Tanner Mossell Alexander
University of Pennsylvania Partnership
school has already been labeled a gold-standard by the
National Association of Independent Colleges and Universities for
bringing the most effective, research-proven educational practices
into the classroom.
the time of the groundbreaking for this unique and groundbreaking
public school (Almanac
March 6, 2001), it was then known as the Penn-assisted PreK-8
Neighborhood School. When it opened in September of 2001 for kindergarten
and first grade, it was still without a real name. This fall--with
students now occupying pre-k, kindergarten, first, second, fifth
and sixth grades--the school had been named for a woman of
great recognition who exemplified true leadership, perseverance
and dedication to our city and our country, said Sheila Sydnor,
principal of the Sadie Tanner Mossell Alexander University of Pennsylvania
Partnership School. Some of the children have affectionately called
it the Sadie School' for short.
current enrollment is 225 children, with a target enrollment by
2004-2005 of approximately 650--when all grades, preK-8 will have
been phased in. The student-teacher ratio is 17:1 in kindergarten
and 23:1 in other grades. The faculty consists of 17 teachers, including
specialists in Spanish, art, music, physical education and technology.
The principal is a West Philadelphian, Penn alumna and an experienced
Philadelphia educator (Almanac
July 17, 2000).
Tours are conducted on the first Tuesday of the month at 9:30 a.m.;
no reservations required. An open
house for prospective families will be announced. Families with
children who live in the catchment area are eligible to attend the
January 23, 2001). For more information call (215) 823-5465.
primary colors adorn the walls in a light-filled, multi-story
atrium which is in the center of the new 83,000-square-foot
building that features 28 classrooms, a gymnasium, a cafeteria,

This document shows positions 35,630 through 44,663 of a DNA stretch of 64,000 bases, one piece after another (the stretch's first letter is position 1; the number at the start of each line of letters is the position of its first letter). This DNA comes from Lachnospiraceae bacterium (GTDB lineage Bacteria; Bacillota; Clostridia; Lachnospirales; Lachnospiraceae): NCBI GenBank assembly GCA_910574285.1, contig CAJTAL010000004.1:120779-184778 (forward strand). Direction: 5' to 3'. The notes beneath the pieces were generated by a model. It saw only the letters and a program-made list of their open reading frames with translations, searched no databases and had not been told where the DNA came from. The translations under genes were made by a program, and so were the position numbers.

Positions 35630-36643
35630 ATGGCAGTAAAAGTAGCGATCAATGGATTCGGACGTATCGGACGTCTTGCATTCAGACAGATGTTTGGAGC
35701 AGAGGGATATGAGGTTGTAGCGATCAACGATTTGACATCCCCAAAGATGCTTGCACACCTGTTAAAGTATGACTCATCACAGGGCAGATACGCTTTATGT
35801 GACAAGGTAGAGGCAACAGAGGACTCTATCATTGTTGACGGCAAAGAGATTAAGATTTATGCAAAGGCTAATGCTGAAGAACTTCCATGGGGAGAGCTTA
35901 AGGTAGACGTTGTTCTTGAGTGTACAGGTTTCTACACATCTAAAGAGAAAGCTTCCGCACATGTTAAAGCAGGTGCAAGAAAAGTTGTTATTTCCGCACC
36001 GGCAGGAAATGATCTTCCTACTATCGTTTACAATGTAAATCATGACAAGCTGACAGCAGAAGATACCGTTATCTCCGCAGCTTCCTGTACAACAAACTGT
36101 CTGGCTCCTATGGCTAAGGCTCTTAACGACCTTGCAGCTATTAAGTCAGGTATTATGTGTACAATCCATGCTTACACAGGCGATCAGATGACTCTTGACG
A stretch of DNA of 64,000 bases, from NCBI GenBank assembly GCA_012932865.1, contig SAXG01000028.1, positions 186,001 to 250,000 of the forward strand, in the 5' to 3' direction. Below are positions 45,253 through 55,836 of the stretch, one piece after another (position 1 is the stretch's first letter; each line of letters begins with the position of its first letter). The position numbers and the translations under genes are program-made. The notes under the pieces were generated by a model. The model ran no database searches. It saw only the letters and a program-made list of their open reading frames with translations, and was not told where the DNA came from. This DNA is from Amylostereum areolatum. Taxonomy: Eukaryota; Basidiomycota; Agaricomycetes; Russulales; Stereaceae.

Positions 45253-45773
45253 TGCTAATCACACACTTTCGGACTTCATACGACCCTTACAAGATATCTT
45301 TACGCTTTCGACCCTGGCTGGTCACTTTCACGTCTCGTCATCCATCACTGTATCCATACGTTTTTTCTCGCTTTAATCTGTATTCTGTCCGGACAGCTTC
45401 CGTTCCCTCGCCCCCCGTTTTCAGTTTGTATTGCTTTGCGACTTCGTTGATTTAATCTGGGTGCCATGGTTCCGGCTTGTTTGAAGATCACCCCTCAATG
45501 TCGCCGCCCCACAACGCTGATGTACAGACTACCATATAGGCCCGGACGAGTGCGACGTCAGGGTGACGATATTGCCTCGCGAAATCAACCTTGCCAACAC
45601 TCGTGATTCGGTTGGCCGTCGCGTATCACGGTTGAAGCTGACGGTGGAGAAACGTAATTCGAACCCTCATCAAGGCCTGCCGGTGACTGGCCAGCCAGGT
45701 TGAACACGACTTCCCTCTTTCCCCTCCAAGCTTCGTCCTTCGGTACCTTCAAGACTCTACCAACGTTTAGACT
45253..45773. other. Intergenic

a library, a media center, a science lab, music and art rooms,
parent participation center and administrative spaces. Classes
cluster around the atrium with a carpeted amphitheater-seating
area that serves as a school and community gathering place.
than five years in the planning, this Penn-assisted public school
was designed on a best practices model, with a standards-based
curriculum. The new $19 million building was constructed on
the site bounded by 42nd and 43rd Streets between Locust and
of the many representatives of the three organizations that
created the school--the School District of Philadelphia, the
Philadelphia Federation of Teachers (PFT) and the University
of Pennsylvania, joined by elected officials, along with members
of Sadie Alexander's family, who were on hand for the Ribbon
Cutting and Naming Ceremony last Monday (left to right): State
Rep. James Roebuck, Jr., School Reform Commission (SRC) member
Sandra Dungee Glenn, SRC member Dan Whelan, City Councilwoman
Jannie Blackwell, SRC member Michael Masch, PFT President Ted
Kirsch, President Judith Rodin, School District CEO Paul Vallas,
Principal Sheila Sydnor, Rae Pace Alexander-Minter, SRC Chair
James Nevels, Mary Alexander Brown, Mayor's Representative Nancy
Morgan; and City Councilman Frank Rizzo, Jr.
Sheila Sydnor with the portrait of Sadie Tanner Mossell Alexander
September 3, 2002) which was unveiled at the ceremony. Our
students will know and emulate the values of this great lawyer,
educator and pioneer as they pursue their education, Ms.
Constance Clayton, former superintendent of schools and former
Penn trustee, with GSE Dean Susan Fuhrman
of the School String Ensemble performed at the Ribbon Cutting
and Naming Ceremony.
school serves a diverse catchment area in West Philadelphia,
where families represent at least 19 countries. Children attend
small classes through Penn's financial subsidy of $1,000 per
child per year.
building steps down the sloping site, resulting in a multi-level
complex that connects the students directly to the landscape.
The school features a playground, two playing fields, a grass
amphitheater seating area, a rain garden, and an outdoor science
garden. The fields, which have a storm water management design,
and the rain garden were funded by a state Department of Environmental
Protection Growing Greener grant. The landscape was designed
to be used as an outdoor classroom.
Almanac, Vol. 49, No. 8, October 15, 2002